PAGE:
Trevor Mast, longtime winemaker at Australia's Mount Langi Ghiran winery and a legend in the Victorian wine industry, died of pneumonia March 8, following a five-year battle with early-onset Alzheimer’s disease. He was 63.
Mast established Mount Langi Ghiran as a benchmark of cool-climate Australian Shiraz over 20 years, nurturing old vines in a dramatic, granitic site in the shadow of the mountain of the same name in Victoria’s Grampians region. The wine is widely recognized as one of Australia’s most distinctive single-vineyard wines.
After studying winemaking at the Geisenheim Grape Breeding Institute in Germany in the early 1970s, Mast gained winemaking experience in Germany, France, Portugal, Hungary and South Africa before settling in the Grampians, first as assistant winemaker at Seppelts Great Western in 1975, then at Bests Great Western from 1976 until 1987. It was while working at Seppelts that he first encountered the distinctive black pepper character of Shiraz grown by the Frantin brothers at Mount Langi Ghiran. He was captivated by the wine and arranged to meet the brothers. He was appointed consultant winemaker in 1978 and purchased the property in 1987. In the mid-1990s he launched the successful Four Sisters brand.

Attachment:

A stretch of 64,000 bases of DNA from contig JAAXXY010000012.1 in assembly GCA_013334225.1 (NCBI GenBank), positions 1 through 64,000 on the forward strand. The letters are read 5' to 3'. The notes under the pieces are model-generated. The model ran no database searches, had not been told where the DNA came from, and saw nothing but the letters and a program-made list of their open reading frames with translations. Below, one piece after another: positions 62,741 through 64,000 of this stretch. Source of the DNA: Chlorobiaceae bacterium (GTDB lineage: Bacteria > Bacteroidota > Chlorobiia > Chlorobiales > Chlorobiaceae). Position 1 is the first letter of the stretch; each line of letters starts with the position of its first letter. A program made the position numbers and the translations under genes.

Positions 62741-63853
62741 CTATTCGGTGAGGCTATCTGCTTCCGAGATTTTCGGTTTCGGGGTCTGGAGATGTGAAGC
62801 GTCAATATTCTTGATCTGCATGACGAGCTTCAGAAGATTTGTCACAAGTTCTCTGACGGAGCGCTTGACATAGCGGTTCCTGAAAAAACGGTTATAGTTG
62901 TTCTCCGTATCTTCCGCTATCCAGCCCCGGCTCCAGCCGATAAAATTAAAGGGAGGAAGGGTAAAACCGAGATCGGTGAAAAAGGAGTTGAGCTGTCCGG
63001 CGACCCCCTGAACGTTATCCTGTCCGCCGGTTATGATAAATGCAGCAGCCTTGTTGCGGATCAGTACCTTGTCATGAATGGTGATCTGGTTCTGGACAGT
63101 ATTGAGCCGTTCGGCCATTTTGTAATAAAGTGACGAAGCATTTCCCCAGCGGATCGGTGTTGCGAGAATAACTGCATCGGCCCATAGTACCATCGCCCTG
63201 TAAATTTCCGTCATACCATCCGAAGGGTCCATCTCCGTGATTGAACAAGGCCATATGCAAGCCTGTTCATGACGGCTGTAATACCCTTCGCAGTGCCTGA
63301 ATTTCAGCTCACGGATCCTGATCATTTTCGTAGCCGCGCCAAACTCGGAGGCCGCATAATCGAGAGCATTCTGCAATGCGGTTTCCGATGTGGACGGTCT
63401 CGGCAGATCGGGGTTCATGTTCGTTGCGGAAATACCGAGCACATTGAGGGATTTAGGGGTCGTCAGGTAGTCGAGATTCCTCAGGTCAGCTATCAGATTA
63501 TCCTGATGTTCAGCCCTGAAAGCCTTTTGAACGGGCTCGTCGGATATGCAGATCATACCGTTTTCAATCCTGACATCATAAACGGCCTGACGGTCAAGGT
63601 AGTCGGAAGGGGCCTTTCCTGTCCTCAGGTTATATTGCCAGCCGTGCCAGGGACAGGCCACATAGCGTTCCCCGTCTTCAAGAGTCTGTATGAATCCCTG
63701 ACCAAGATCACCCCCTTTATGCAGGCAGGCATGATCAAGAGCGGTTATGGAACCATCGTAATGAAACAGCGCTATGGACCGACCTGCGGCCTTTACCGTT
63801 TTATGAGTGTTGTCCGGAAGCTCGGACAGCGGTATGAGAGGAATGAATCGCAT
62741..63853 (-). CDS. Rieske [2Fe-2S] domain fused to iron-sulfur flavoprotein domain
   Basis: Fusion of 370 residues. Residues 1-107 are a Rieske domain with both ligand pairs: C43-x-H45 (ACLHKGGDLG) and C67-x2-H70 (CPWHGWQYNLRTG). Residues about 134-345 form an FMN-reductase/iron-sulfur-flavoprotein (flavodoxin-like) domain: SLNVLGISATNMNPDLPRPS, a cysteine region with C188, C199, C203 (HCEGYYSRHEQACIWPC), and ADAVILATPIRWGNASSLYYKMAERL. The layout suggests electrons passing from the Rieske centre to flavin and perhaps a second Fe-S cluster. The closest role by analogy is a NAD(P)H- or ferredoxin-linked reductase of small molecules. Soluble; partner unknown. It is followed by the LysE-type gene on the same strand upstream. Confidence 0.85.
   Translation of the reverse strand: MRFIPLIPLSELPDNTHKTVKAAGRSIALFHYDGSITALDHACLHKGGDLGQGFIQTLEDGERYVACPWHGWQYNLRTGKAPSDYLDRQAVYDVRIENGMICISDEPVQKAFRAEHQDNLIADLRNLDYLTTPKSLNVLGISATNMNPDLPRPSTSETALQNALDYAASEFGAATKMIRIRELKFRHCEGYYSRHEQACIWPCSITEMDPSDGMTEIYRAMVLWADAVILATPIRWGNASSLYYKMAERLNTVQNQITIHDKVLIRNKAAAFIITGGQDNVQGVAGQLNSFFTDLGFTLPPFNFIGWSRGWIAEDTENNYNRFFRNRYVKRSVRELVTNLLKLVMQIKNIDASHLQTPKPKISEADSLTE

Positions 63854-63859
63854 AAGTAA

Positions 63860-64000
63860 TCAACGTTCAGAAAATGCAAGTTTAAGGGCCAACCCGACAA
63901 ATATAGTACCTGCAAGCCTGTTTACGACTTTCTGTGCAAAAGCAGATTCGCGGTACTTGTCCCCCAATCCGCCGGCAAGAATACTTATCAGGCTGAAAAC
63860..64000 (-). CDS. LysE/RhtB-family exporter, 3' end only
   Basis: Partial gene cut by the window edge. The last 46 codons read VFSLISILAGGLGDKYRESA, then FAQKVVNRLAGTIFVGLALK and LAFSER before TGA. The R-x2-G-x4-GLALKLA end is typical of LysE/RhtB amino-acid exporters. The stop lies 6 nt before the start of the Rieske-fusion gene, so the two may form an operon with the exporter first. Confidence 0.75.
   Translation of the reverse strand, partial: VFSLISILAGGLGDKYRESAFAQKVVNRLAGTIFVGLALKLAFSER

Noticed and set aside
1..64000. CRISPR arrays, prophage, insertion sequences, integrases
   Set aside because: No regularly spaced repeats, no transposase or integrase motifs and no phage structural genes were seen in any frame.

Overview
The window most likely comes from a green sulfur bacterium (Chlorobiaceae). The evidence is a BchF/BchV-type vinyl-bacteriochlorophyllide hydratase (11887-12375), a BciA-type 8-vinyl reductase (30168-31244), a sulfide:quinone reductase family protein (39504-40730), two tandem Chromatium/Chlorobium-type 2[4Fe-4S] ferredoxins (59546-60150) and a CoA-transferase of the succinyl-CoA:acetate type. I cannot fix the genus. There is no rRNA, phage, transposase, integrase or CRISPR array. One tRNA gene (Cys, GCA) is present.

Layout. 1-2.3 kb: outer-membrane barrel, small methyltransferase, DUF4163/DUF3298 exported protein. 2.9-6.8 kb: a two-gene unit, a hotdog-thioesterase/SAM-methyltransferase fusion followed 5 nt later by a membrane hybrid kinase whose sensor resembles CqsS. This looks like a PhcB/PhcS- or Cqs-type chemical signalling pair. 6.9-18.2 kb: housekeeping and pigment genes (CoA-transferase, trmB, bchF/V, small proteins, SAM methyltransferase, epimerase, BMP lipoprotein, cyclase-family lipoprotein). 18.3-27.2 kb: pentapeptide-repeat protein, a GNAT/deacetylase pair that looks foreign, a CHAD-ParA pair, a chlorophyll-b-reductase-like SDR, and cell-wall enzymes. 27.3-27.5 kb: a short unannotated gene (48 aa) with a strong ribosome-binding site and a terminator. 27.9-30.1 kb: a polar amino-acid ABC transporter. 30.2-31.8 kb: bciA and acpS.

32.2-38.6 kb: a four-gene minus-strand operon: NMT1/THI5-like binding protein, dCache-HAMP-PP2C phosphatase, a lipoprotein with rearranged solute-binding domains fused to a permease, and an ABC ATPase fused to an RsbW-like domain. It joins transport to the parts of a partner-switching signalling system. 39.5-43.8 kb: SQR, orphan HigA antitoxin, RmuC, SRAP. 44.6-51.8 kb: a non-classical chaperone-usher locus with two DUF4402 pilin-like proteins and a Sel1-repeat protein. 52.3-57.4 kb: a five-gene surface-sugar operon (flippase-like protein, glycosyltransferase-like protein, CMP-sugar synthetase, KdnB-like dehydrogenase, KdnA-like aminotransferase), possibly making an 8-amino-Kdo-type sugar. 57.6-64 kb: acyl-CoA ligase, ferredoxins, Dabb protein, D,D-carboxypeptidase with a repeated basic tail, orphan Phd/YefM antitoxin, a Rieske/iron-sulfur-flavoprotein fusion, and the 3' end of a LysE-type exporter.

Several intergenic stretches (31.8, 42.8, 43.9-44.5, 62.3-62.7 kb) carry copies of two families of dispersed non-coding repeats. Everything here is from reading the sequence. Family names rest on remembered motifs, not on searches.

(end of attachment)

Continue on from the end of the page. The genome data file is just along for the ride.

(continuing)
Mast was a visionary decades before “cool climate” became a buzzword in Australian wine. Inspired by the potential of the site, first planted in 1870, he worked fanatically, seven days a week, to fully develop the vineyard, which he called his “fifth child.” He pursued a new stylistic direction for Australian wine, one of spicy, pepper-infused character and fine-boned structure.
When he arrived, he worked in a very basic tin shed with barrels that smelled of garlic—the previous owners had hung homemade salamis there. Before he retired, Mount Langi Ghiran Shiraz had been featured on the cover of Wine Spectator alongside Penfolds Grange and Henschke Hill of Grace. The reputation of Grampians Shiraz in the wine world today owes much to his dedication. With his trademark tangle of curly hair and gregarious, passionate personality, Mast was popular in Australian wine circles and is fondly remembered for his generous spirit.
Mount Langi Ghiran remains under the ownership of the Rathbone Group, which purchased the estate in 2002. The Rathbone family recently announced that its wine assets are being offered for sale, including Yering Station in the Yarra Valley, Xanadu in Margaret River and Parker Coonawarra Estate.
Mast remained at Mount Langi Ghiran until his diagnosis with Alzheimer's in 2006. He is survived by his wife, Sandra, four daughters and six grandchildren.